Keep Students Involved


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Active Learning

Some frightening facts.

  • During lectures, students are only paying attention 40% of the time.1
  • Students retain 70% of information from the first 10 minutes of lecture, but only 20% in the last 10 minutes.2

Vary your teaching strategies. Lectures aren’t always the best way to get information across to students. Try a combination of pairwork, groupwork, debates, case-studies and role-playing to keep things interesting throughout the semester – for you, and for your students! (Check out "Ideas, Ideas, Ideas")

Employ "best practices" when teaching. You might not know everything there is to know about a topic, but it’s your job to convey the important principles to your students. Here are some tips to help you have a successful discussion section:

  • Illustrate points as clearly as possible. Be prepared to use another method if your students aren’t grasping the material right away. Try to predict and prepare for any questions or challenges you think might come up during class.
  • Speak clearly and slowly. As intuitive as this sounds, it’s quite easy to get carried away and speak too quickly for students to understand or take notes. This can be particularly challenging if there are non-English speakers in your classroom. Be sensitive, and make an effort to use language that challenges students, but is also understandable and relatable.
  • Use visual aids. Many students appreciate visual aides to “flesh out” the information being presented. Visual aids can also help retain students’ interest in a lesson/discussion.
  • Use the chalk-board effectively. Chalk-boards can be great tools for explaining difficult concepts, working out problem sets, or drawing diagrams. Beware, however, because many students will copy down exactly what you write and how you write it. Try to avoid scrambled and disjointed boardwork, and use the board as you would if you were a student taking notes on a computer or in a notebook. Also, remember that you’re teaching to a class, not to the board – face your students as much as possible, only turn when you have to write on the board, not while you’re talking or explaining.

Make it Relevant to Them

Distractions. Since the advent of the “laptop age,” students have ever more distractions teachers have to compete with. Let’s face it – there’s some magnetic force constantly drawing students to play solitaire, watch online videos, or IM with their friends. (Check out "How Do I Deal With" for ways other TA's deal with distractions.)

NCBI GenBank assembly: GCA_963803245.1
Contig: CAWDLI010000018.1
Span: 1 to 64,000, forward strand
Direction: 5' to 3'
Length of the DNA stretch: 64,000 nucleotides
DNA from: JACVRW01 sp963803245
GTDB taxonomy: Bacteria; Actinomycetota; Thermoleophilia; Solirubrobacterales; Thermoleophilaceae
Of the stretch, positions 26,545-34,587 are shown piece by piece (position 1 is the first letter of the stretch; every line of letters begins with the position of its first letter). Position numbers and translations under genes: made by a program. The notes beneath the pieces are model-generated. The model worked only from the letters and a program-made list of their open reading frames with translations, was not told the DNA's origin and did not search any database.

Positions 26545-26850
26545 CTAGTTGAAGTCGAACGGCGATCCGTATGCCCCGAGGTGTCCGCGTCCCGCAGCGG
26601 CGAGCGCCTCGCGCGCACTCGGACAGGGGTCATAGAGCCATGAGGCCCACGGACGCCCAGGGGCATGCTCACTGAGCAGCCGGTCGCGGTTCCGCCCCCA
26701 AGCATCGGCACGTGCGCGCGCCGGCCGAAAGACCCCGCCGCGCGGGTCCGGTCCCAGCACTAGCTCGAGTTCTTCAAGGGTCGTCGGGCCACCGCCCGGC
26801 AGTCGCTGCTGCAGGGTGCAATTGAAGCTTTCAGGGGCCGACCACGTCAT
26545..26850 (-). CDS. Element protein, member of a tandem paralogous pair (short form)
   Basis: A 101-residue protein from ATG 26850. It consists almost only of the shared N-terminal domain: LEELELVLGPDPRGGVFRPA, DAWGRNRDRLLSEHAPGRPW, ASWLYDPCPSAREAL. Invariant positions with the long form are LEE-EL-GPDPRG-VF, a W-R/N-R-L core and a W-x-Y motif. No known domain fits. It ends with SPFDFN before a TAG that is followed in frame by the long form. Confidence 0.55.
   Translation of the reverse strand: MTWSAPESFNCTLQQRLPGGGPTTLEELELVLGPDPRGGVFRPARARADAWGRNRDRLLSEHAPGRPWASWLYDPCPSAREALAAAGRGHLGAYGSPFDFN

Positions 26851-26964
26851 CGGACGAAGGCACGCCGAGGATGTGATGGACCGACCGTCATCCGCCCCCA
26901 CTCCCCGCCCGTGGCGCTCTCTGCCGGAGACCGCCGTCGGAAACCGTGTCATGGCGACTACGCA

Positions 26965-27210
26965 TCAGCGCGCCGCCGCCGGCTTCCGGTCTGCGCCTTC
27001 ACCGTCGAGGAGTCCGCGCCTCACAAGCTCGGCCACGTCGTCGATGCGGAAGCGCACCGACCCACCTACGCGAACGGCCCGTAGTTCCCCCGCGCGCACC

Why does it matter? Let’s face it – most of the time, students leave class figuring that they’ll never need to know the material past the midterm or final exam. So how do you make it “matter” to them? Try learning something about your students as individuals, and see if you can tie something from class in to their specific interests. Teach students to always ask “Why do I care?” so they learn how class materials can be relevant to their lives.

People learn best when they ask an important question that they care about answering, or adopt a goal that they want to reach. If they don't care, they will not try to reconcile, explain, modify, or integrate new knowledge with old. They will not try to construct new mental models of reality. They may remember information for a short period (long enough to take the test), but only when their memory generates questions will it be prepared to challenge knowledge structures. Only then does it know where to place something. If we are not seeking an answer to anything, we pay little attention to random information.3


Yes, you never imagined your role as a TA would include entertaining a classroom of less-than-motivated students, but sometimes, you might just have to do that. This doesn't mean that you need to put on a full-scale theatrical production every discussion section, but rather that you need to bring a positive, engaging "energy" to the classroom.

Watch for Telltale Signs of Boredom or Confusion

If you notice a number of students staring off into space, a sudden lull in participation, doodling, sleeping, etc. it may not be that you’re a boring teacher, but that your students aren’t engaged with the material.

  • Are they understanding the material?
  • Have you made it relevant to them?
  • Are you showing that you’re excited about what you’re teaching?

Leave Them With Questions

Why does it matter? Students should leave every class with questions – not questions trying to figure out what they should be getting out of a class or discussion, but questions about the subject.

If they’re studying East Asia, they might be asking themselves what could happen if China uses military means to prevent Taiwan from declaring its independence. If the class is about art, students might be asking themselves how they came to decide what they consider “good” or “bad” art.

Get Feedback

Informal feedback. Soliciting post-section feedback can be as informal and immediate as asking “was that to fast, too slow, or just right?” to a few students as you’re walking out the door. Be open to students Emailing you comments/questions/suggestions throughout the semester. Let them know their ideas are appreciated (even if not used) – it can even help them take ownership of their learning experience.

Take advantage of Blackboard. Try posting a forum on Blackboard where your students can start discussions and ask you or each other questions. This can also be a great way to cover material you didn’t have time to detail in discussion.

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